I was diagnosed with Cancer on the 1st October, and on Tuesday, 29th October, I start treatment. In this crazy month I’ve had a tonne of pre-treatment, sometimes daily. Chemo almost looks to be easier simply because it’s only one appointment every three weeks. I mean, it won’t be, but every cloud and all that!
My treatment plan splits into four parts.
It starts with chemo, followed by surgery which - assuming chemo works - will be a lumpectomy. Radiotherapy is next and 10 years of Tamoxifen wraps it up.
Roll on my 43rd birthday. I’ll be done!
My chemo regime is known as FEC-T. I get it once every three weeks. One treatment is called a cycle, and I’ll have 6 cycles in total. I’ll finish up chemo late February. Ward 1 will be my new home for the next 18 weeks!
Luckily, I only need one half day of chemo every three weeks. Whereas Keith spent five days as an inpatient on chemo 24/7, for three cycles.
FEC-T is a combination of four drugs designed to kill off the cancer cells, whilst taking down all of my healthy cells in the process. My drug combo is:
Fluorouracil formed part of Keith’s treatment too. We liked the irony of pumping a drug with ‘FU’ as a nickname into your veins. It’s apt. It really is a fuck you. Albeit a brilliant one that also saves your life.
My happy chemo cocktail also includes Trastuzumab (Herceptin) and a new drug called Pertuzumab (Perjeta). This drug was only approved for use in early stage HER2 positive cancers in January this year.
My cancer is HER2 positive - hence the Perjeta - which means it thrives on hormone protein - specifically, human epidermal growth factor receptor 2 (see, HER2). These two extra liquids are biological drugs that act like a shield, wrapping themselves onto HER2 proteins and stopping the cancer cells dividing and growing.
Chemo kills off the cancer cells and the biological drugs stop HER2 acting like plant food for my tumour.
I am so lucky that my cancer developed this year, a mere 10 months into the drug’s availability. It’s exceptional, life saving, and truly awful, medicine. But it keeps advancing all the time.
Chemo school and symptoms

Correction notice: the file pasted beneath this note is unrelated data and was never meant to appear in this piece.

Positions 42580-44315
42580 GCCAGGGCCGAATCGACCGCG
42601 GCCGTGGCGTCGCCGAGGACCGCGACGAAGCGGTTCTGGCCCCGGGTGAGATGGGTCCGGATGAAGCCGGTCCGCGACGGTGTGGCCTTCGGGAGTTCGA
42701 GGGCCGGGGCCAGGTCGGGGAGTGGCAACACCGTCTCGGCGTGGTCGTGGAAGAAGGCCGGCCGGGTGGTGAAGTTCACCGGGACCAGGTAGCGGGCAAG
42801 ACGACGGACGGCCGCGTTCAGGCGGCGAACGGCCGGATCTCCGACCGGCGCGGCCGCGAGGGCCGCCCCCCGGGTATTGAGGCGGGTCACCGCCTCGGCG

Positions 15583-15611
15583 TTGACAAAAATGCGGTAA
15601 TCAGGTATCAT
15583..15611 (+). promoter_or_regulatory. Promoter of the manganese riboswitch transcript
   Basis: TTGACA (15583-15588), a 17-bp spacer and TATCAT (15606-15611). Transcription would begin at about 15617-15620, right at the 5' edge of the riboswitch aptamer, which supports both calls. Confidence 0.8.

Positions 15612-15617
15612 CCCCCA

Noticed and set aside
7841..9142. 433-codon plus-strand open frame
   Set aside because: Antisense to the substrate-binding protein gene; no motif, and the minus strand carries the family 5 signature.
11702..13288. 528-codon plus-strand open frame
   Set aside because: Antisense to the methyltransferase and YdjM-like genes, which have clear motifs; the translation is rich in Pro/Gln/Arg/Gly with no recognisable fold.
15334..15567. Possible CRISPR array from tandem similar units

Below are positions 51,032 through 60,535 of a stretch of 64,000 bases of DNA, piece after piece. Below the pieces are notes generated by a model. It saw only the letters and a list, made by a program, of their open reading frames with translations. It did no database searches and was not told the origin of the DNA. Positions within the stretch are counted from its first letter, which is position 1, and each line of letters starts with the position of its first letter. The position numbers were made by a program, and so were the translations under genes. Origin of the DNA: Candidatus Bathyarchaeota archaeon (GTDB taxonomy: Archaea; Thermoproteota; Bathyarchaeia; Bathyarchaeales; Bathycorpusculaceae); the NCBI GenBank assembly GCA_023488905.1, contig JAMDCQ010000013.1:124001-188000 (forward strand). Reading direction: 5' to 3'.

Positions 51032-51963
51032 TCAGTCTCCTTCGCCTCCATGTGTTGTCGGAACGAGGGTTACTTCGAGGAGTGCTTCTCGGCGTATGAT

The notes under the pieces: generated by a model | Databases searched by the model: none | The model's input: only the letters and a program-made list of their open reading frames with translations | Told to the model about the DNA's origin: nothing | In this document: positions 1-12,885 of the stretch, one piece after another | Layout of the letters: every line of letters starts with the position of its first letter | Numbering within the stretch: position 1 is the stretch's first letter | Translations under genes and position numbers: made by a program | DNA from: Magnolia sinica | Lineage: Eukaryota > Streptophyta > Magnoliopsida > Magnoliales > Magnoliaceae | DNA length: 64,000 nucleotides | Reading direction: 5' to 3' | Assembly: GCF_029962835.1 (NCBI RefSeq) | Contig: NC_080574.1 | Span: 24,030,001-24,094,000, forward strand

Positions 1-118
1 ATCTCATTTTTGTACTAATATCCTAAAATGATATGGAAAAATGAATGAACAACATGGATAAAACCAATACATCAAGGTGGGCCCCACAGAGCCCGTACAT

We were called into chemo school last week, to prepare. Essentially a group session, run by the nursing team at Maggie’s, to tell you how chemo works, what the process involves and what side effects you might expect. Keith and I felt a bit patronised, in a smug we-know-what’s-fucking-coming way. We’re terrible people!
Immediate side effects, during infusion, include:
A high temperature and chills
If I am allergic to any of the drugs, I might experience:
Feeling hot or flushed
A skin rash
Swelling of the face of lips
Pain in the back, tummy or chest
Common full-term side effects are:
Neutropenia (low white cells) making you highly prone to bugs and infection
Loss of appetite
Sore mouth and ulcers
Changes to taste (metal mouth)
A cough or wheezing
Numb or tingling hands or feet
Muscle and joint pain
If the alternative wasn’t death, you’d probably try and avoid chemo!
During our session, the film and then the nursing team reassured our class that the major side effects happened to only 1/1000 people. Keith was that 1/1000 and managed to acquire neutropenic sepsis, a blood clot on the lung, collapsed veins, infertility and vomiting to the point he quit treatment!
We know what to expect. Without chemo school.
As a result, as treatment draws closer, I am growing more and more nervous. I don’t like being sick. I don’t like feeling unwell. I am a mad drama queen with a cold!
But, all of the doctors and nurses we’ve met have told us that my treatment will not be as bad as Keith’s, so I’m holding onto that and hoping they’re all right. Even if it gives him outrageous one upmanship and bragging rights!
T-minus 2 days to go.
Roll on February!